Donald Trump mounted an overnight Twitter blitz demanding to jail his political enemies and call out allies he says are failing to arrest his rivals swiftly enough.

Trump twice amplified supporters' criticisms of Attorney General William Barr, including one featuring a meme calling on him to "arrest somebody!" He wondered aloud why his rivals, like President Barack Obama, Democratic nominee Joe Biden and former Democratic nominee Hillary Clinton hadn't been imprisoned for launching a "coup" against his administration.

"Where are all of the arrests?" Trump said, after several dozen tweets on the subject over the past 24 hours. "Can you imagine if the roles were reversed? Long term sentences would have started two years ago. Shameful!"

By early afternoon, Trump was letting loose his frustrations in an all-caps missive that seemed aimed at nobody in particular.


The day-long run of tweets and retweets marked the most frantic stretch of Trump's public activity since he left the presidential suite at Walter Reed Medical Center and returned to treatment at the White House. They also underscored the degree to which Trump remains fixated on his grievances over the Russia probe, and often on obscure aspects of that investigation that are unintelligible to all but its most careful followers.

Since late Tuesday, Trump has vowed to declassify all documents he claims will show improper activity by Obama and his intelligence advisers — before quickly reversing himself and suggesting he had already done so "long ago" — and repeatedly cited Russian intelligence services' claims that Clinton "stirred up" the Trump-Russia collusion scandal that has dogged his presidency.

The Trump administration has never held a firm position on whether the president's tweets constitute direct orders; various tell-all books have described how top officials learned which of his instructions — lawful or otherwise — to ignore and which to accommodate. Courts have at times treated Trump's tweets at official statements. But on other occasions they've been brushed off as political banter that lacks the force of law.

Trump's Twitter feed tends to be a realtime barometer of his offline moods and whims, however — and themes he hits on repeatedly over 280 characters tend to surface in conversations he holds in private.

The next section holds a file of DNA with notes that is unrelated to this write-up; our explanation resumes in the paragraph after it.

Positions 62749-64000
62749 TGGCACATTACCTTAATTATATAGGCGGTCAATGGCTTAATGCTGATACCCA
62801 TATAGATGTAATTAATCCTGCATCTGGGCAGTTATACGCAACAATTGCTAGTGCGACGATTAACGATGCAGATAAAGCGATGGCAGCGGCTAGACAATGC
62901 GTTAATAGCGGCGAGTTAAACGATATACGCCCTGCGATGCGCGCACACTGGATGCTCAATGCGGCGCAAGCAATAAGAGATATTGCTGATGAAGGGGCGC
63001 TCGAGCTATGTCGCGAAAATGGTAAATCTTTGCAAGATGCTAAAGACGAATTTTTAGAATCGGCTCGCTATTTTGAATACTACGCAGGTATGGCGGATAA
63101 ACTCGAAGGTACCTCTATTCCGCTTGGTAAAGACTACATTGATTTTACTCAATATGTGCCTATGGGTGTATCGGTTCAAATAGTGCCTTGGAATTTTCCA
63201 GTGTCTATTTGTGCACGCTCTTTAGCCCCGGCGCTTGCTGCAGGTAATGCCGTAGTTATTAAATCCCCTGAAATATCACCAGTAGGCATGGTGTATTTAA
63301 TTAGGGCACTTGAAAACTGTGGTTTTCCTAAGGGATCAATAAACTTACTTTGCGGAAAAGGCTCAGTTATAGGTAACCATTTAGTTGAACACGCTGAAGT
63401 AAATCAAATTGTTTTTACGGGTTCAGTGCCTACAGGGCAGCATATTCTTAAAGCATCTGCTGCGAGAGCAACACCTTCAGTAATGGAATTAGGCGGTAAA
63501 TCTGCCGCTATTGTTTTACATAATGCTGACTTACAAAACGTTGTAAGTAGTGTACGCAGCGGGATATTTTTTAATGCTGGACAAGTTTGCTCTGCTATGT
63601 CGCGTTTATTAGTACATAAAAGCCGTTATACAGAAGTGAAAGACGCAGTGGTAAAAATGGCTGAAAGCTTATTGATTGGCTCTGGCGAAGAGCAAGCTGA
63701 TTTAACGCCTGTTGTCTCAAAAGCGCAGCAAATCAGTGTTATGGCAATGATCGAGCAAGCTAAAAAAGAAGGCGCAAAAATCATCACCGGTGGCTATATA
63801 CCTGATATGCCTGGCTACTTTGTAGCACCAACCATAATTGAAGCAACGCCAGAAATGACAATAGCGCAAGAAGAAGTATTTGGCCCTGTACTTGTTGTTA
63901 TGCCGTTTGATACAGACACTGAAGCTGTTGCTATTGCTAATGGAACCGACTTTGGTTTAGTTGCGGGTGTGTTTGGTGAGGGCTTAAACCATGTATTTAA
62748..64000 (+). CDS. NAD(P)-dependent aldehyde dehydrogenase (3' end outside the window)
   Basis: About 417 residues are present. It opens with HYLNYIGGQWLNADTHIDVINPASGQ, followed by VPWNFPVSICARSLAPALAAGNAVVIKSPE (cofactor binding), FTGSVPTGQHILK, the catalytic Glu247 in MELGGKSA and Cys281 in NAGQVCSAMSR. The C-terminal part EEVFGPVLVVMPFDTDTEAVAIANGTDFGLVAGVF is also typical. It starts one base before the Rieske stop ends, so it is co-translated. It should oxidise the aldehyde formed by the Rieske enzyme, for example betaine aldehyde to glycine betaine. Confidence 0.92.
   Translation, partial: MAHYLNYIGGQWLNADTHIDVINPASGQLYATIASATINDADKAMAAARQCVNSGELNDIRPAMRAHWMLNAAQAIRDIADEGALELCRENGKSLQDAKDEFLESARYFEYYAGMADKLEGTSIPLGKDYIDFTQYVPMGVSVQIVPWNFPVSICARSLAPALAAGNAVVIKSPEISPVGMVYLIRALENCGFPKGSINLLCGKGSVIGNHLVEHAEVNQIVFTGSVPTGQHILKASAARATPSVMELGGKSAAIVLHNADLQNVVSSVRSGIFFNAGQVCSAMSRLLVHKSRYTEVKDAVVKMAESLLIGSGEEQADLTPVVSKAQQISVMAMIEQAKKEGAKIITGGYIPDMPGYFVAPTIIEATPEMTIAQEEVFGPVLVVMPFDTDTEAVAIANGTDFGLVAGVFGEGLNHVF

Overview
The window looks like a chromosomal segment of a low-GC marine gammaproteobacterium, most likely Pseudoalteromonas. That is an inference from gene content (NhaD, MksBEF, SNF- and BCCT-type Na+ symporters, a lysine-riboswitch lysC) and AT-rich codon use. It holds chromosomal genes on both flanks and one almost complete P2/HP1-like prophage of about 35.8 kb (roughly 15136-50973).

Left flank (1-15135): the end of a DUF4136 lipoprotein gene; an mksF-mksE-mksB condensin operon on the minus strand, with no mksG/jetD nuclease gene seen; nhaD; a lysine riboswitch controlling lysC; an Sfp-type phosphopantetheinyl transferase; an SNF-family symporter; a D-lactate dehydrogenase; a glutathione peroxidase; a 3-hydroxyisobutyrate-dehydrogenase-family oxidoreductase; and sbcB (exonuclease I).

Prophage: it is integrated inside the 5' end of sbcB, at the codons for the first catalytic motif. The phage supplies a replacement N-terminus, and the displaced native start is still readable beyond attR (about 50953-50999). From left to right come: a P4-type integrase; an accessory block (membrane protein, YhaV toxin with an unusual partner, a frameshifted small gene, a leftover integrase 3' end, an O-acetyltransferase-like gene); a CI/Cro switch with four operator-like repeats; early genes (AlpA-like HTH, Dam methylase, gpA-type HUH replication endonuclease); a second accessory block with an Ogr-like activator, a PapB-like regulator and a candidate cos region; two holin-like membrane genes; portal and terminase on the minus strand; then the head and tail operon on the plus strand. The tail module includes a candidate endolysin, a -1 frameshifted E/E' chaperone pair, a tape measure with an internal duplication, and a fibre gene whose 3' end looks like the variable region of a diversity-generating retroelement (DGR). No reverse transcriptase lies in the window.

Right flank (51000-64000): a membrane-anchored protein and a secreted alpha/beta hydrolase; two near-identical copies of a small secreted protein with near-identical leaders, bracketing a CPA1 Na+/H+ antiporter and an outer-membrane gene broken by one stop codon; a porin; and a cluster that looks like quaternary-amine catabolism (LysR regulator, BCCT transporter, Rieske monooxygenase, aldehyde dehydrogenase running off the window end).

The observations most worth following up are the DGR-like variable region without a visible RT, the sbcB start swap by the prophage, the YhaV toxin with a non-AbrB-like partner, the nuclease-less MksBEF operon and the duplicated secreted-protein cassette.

A Justice Department spokeswoman did not respond to a request for comment about whether Trump had ever directly asked Barr to order the arrest of his rivals or if his tweet suggesting as much had veered into territory that Barr once said made his job "impossible."

In past interviews, Barr has signaled that he has no intention of prosecuting senior Obama administration officials, though he has cast doubt on the motives behind the Russia probe and launched an investigation into its origins.

The review Barr ordered has disappointed Trump in recent weeks as the U.S. attorney tapped to lead it, John Durham, has signaled he might not pursue the kinds of high-profile prosecutions the president and his allies are demanding. Durham's deputy in the review, veteran Justice Department prosecutor Nora Dennehy, recently quit the faltering effort and returned to the private sector.


Trump's tweet barrage was particularly jarring when set against the political backdrop. Biden has widened his lead over Trump in recent polls, as the president's support has eroded among women, seniors and other voting blocs that helps him scratch out a victory in 2016. Trump flummoxed his allies Tuesday by summarily shutting down — also via Twitter — negotiations over a coronavirus stimulus bill, only to backtrack hours later by calling on Congress to pass more targeted measures.

But Trump has made clear that he remains focused on punishing perceived enemies regardless of the political cost. While recovering at Walter Reed Monday morning, his chief of staff Mark Meadows told Fox News that Trump had kept busy that morning in part by directing the declassification of documents related to the Russia probe — a set of files he claimed were conclusive proof that Clinton had concocted the notion that his campaign team had ties to Russia even though the Senate Intelligence Committee and the special counsel's team had rejected the allegations as unverified.

In releasing them, Trump's own hand-picked intel chief, John Ratcliffe, acknowledged the documents, sourced to Russian intelligence, might have been "exaggerated" or even "fabricated" to deflect from their culpability in the election interference effort.

Kyle Cheney, Politico, October 7, 2020


October 9, 2020

Voices4America Post Script. For the last 2 days, a crazed Trump, on Twitter and TV, demanded that the Attorney General arrest his political opponents: President Obama, Secretary of State Clinton, VIce President and Democratic Party Presidential nominee, Joe Biden. Yes, this is what authoritarian leaders do. It is also what paranoid lunatics do. Read all about it. #VoteHimOut #BidenHarris2020